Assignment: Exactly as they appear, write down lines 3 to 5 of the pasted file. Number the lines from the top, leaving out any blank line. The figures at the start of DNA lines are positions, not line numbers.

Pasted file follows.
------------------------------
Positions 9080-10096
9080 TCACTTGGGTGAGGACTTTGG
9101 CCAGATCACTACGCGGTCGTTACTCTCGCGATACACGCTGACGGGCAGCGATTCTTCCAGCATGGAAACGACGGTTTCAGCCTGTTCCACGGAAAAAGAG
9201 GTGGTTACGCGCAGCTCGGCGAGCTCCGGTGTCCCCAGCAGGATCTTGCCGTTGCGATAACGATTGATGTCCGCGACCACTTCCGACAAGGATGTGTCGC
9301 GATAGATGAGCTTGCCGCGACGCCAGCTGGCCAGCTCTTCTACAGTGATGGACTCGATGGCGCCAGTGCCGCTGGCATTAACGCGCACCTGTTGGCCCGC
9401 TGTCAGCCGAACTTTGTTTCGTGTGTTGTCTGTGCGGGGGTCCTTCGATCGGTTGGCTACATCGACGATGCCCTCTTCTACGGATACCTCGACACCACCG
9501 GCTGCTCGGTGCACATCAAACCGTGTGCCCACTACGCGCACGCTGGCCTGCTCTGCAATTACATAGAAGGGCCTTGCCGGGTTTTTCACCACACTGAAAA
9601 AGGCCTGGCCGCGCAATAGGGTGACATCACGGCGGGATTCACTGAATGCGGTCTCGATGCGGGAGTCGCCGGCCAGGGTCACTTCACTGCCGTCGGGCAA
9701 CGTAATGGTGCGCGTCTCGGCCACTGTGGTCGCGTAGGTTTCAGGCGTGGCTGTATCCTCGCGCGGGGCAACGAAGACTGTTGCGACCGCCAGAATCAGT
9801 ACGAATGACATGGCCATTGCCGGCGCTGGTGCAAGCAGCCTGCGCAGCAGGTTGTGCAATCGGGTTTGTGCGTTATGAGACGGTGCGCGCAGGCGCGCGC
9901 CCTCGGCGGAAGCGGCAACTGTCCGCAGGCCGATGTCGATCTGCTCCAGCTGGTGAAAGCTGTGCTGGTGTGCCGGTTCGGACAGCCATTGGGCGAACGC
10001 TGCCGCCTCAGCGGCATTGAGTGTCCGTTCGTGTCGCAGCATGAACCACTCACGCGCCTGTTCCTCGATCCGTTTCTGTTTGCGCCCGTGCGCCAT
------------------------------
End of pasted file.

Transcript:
9101 CCAGATCACTACGCGGTCGTTACTCTCGCGATACACGCTGACGGGCAGCGATTCTTCCAGCATGGAAACGACGGTTTCAGCCTGTTCCACGGAAAAAGAG
9201 GTGGTTACGCGCAGCTCGGCGAGCTCCGGTGTCCCCAGCAGGATCTTGCCGTTGCGATAACGATTGATGTCCGCGACCACTTCCGACAAGGATGTGTCGC
9301 GATAGATGAGCTTGCCGCGACGCCAGCTGGCCAGCTCTTCTACAGTGATGGACTCGATGGCGCCAGTGCCGCTGGCATTAACGCGCACCTGTTGGCCCGC